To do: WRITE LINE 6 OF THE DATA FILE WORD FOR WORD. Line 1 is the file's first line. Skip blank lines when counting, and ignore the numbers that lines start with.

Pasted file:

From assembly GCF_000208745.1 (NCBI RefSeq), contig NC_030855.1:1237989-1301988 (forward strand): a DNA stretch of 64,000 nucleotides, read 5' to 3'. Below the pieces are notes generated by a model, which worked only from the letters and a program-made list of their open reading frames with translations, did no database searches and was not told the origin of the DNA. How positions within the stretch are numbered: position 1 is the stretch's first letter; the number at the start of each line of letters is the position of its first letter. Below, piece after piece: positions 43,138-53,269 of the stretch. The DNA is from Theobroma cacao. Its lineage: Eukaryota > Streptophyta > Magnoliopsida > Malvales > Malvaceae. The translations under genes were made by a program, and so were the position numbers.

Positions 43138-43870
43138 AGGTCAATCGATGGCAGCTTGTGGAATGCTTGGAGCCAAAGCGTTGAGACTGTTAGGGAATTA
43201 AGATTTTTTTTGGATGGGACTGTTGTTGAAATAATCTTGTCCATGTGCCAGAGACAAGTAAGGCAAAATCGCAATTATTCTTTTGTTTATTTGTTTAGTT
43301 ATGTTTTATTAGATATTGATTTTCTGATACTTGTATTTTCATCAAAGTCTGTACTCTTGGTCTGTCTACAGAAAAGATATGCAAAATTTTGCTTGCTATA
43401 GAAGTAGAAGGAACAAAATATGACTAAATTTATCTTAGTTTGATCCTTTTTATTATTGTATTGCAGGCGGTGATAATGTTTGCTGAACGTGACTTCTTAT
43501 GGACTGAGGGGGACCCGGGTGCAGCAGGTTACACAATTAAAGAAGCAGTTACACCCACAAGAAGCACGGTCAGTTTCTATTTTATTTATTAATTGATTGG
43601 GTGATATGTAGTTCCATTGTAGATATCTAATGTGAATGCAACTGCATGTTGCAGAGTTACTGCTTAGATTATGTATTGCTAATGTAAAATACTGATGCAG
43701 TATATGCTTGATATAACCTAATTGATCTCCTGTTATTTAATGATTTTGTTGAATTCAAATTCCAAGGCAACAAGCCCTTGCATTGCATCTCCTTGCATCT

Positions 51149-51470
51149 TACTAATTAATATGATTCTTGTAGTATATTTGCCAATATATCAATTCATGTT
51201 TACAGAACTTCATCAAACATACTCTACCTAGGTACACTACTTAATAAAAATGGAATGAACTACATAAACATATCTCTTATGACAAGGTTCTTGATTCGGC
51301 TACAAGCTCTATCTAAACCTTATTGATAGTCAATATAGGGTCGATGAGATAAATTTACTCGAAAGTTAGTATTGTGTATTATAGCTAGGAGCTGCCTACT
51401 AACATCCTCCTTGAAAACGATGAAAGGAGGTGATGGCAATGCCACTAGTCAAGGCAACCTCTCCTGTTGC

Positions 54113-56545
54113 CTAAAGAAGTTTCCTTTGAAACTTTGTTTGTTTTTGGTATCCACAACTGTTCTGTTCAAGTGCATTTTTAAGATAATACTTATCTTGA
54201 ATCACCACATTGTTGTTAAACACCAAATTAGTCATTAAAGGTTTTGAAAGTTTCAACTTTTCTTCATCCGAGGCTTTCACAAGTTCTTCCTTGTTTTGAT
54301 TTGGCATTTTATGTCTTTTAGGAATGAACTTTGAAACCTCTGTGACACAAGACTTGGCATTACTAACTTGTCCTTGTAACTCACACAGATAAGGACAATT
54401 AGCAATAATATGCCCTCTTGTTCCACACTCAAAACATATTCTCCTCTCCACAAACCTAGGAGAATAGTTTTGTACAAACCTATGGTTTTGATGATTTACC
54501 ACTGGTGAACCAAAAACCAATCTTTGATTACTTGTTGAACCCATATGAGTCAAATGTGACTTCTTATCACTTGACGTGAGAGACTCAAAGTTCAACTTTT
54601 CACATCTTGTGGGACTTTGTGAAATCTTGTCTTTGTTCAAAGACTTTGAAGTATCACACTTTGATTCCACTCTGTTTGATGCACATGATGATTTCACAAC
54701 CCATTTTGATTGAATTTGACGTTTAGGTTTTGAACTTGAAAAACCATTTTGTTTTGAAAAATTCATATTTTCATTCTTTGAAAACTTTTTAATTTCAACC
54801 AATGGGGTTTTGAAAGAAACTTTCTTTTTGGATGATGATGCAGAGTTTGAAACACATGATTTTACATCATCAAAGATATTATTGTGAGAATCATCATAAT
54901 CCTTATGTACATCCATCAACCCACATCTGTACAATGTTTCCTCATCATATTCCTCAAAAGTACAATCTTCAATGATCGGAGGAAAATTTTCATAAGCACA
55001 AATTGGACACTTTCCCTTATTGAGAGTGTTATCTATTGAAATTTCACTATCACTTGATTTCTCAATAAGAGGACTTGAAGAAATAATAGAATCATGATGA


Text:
43401 GAAGTAGAAGGAACAAAATATGACTAAATTTATCTTAGTTTGATCCTTTTTATTATTGTATTGCAGGCGGTGATAATGTTTGCTGAACGTGACTTCTTAT